The Oregon School Activities Association executive board voted unanimously at its Feb. 12 meeting to sanction girls wrestling. Beginning in 2018-19, the state tournament will include the five classifications for the boys along with a sixth all-class girls division.

"They've been working on it for about three years," PHS wrestling coach Troy Woosley said. "The numbers have been jumping 30 to 50 girls every year for the last three years and more. I think there were close to 300 girls that were at the state qualifier this year at Thurston."

Philomath has a history of girls on its wrestling roster, including this past season with juniors Rio Jensen and Jaime Chambers. Unfortunately, both Chambers and Jensen suffered knee injuries. Chambers missed the whole season and Jensen had four matches before she was sidelined.

"Both are coming back next year," Woosley said. "We also have an eighth-grader that I think is going to wrestle."

Marissa Loyd, who graduated in 2017, had a good run in wrestling during her time with the Warriors.

"Everyone was surprised when she wanted to go out for the football team that year and she kinda turned some heads and we're like, 'holy cow,'" Woosley said. "I think she changed a lot of views on what could happen, what should happen or whatever else. She was a great role model."

Chambers also wrestled as a sophomore and Jensen came out for this just-completed season. Loyd wrestled her last two years of high school and although she's not the first girl to suit for the program, she was the first since Woosley came to Philomath in 2006. Woosley had coached girls in earlier years, however, at Alsea.

There have been major girls tournaments under the organization of the Oregon Wrestling Association. The girls event that takes place on state weekend has been considered an exhibition.

Beginning next season, girls wrestling will be organized into two districts. The OSAA executive board recommended a maximum of 10 weight classes with those still to be determined. The two medalists in each weight class at each district meet would move on to state.

Girls will still be allowed to wrestle in the boys' district tournament but must declare beforehand in which one they intend to compete.

A few girls qualified for the state wrestling tournament that just wrapped up Feb. 17 in Portland and Gervais freshman Alexys Zepeda won a third-place medal in Class 3A's 113-pound weight division.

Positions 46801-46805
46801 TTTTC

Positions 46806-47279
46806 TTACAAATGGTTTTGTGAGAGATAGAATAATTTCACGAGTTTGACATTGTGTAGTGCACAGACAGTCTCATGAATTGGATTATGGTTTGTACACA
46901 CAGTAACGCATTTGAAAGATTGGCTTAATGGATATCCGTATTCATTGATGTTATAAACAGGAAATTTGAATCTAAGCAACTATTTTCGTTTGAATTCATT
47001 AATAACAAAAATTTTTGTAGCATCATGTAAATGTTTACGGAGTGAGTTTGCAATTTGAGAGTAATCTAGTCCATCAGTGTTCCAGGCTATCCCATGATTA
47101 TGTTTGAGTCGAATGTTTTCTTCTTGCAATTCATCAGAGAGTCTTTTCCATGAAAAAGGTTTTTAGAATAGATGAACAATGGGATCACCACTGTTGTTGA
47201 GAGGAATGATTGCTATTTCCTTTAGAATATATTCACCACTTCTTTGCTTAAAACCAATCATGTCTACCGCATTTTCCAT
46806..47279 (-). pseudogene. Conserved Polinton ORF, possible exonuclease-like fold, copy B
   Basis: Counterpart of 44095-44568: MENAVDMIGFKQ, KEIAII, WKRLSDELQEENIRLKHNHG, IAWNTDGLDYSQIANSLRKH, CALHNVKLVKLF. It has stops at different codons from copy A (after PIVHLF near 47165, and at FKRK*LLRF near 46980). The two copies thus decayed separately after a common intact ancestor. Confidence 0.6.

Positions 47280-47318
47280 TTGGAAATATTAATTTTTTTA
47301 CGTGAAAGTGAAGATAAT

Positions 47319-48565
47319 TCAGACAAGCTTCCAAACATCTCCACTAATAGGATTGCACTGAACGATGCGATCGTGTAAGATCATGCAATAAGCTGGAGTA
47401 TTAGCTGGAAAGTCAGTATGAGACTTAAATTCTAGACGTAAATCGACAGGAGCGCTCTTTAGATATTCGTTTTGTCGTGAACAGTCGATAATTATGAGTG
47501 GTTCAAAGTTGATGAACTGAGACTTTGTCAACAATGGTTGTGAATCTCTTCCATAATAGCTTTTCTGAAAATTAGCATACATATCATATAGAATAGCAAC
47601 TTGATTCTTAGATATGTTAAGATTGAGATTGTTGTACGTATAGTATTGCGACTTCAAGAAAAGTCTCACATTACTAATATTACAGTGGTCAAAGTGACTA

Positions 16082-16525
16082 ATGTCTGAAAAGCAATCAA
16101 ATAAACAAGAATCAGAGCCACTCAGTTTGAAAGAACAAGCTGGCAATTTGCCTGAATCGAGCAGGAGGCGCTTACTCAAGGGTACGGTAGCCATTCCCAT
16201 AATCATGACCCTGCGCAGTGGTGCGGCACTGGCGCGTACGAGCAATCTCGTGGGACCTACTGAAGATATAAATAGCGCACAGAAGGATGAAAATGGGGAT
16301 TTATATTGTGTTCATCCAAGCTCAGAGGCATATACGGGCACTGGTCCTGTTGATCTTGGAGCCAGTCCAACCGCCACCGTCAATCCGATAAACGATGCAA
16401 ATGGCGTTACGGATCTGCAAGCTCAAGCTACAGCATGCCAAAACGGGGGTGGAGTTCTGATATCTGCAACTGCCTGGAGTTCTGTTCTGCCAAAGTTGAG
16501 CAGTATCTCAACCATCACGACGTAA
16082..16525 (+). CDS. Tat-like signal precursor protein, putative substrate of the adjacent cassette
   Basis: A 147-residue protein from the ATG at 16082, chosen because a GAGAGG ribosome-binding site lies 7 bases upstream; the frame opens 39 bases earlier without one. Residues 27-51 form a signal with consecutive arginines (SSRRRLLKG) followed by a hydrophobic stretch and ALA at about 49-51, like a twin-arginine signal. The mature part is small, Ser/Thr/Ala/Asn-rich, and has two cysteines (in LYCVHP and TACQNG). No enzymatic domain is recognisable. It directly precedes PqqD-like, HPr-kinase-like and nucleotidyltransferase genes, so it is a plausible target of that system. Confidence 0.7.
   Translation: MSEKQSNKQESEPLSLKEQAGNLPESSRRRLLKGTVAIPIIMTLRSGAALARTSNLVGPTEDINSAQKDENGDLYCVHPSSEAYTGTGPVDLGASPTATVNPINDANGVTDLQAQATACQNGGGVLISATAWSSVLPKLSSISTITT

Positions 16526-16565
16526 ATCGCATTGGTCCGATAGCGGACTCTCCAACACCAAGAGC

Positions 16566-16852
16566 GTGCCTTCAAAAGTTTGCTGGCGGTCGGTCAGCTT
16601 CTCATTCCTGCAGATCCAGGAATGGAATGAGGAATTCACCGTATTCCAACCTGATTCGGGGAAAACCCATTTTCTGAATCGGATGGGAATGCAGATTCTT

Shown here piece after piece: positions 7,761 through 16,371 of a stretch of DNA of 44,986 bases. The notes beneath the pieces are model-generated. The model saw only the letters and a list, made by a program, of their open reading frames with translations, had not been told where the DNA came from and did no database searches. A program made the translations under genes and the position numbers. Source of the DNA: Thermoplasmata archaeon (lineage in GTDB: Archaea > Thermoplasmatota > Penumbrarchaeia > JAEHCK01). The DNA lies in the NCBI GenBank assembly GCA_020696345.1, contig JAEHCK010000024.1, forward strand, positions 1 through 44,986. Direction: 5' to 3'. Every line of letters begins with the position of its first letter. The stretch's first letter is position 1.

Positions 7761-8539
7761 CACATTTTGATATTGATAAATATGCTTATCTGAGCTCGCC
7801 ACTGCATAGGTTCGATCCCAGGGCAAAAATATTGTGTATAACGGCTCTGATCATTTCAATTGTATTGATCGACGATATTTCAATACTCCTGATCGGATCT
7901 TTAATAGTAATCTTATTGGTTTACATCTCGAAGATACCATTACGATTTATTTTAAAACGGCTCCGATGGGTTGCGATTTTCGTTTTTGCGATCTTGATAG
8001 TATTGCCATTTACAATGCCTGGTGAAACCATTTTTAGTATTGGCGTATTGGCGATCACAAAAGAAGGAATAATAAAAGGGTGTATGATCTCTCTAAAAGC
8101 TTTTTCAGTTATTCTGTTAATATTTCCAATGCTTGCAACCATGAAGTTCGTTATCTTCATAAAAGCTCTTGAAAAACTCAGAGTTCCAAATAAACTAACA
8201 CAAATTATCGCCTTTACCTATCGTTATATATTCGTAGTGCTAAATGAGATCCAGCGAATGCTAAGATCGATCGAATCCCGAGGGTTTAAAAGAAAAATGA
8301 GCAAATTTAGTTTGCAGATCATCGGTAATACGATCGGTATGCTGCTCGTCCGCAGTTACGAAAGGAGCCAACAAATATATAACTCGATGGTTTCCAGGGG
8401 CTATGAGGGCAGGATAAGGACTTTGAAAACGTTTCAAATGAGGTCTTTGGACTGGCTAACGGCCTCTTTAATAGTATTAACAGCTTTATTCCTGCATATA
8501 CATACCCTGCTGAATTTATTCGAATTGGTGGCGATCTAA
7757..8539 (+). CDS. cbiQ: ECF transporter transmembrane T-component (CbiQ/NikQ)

Oregon becomes the eighth state to sanction girls wrestling nationwide, the others being Washington, California, Texas, Alaska, Hawaii, Tennessee and Georgia.

When asked if girls need to be coached any differently than the boys, Woosley said their flexibility gives them abilities to complete different moves.

"They're so flexible, most of them, that you've got to have different kinds of pin holds," he said. "They're pretty tough to pin, the guys will tell you, they're so flexible, and it makes you do things a little differently."

Woosley, who started coaching in 1989, didn't think he'd ever see girls wrestling become sanctioned with the low numbers that were the norm for so many years.

"Even like six to eight years ago, there were girls but it wasn't like this," said Woosley, referring to the recent explosion in the number of participants. "I bet eight years ago, there weren't 100 girls (wrestling) in the state and now there's 300."

Woosley said Thurston and Hood River are two schools that really got girls wrestling rolling and the sport has really caught on at places such as Elmira and Cottage Grove.

"Last year, I think Elmira had nine and Cottage Grove had eight and Thurston had 19," Woosley said. "Thurston had another 19 or 20 this year. And now Sweet Home, they had six girls on the team."

Woosley credited Elmira coach Scott Shannon, who is part of a national association for girls wrestling, for being instrumental in pushing for the sport to be sanctioned.


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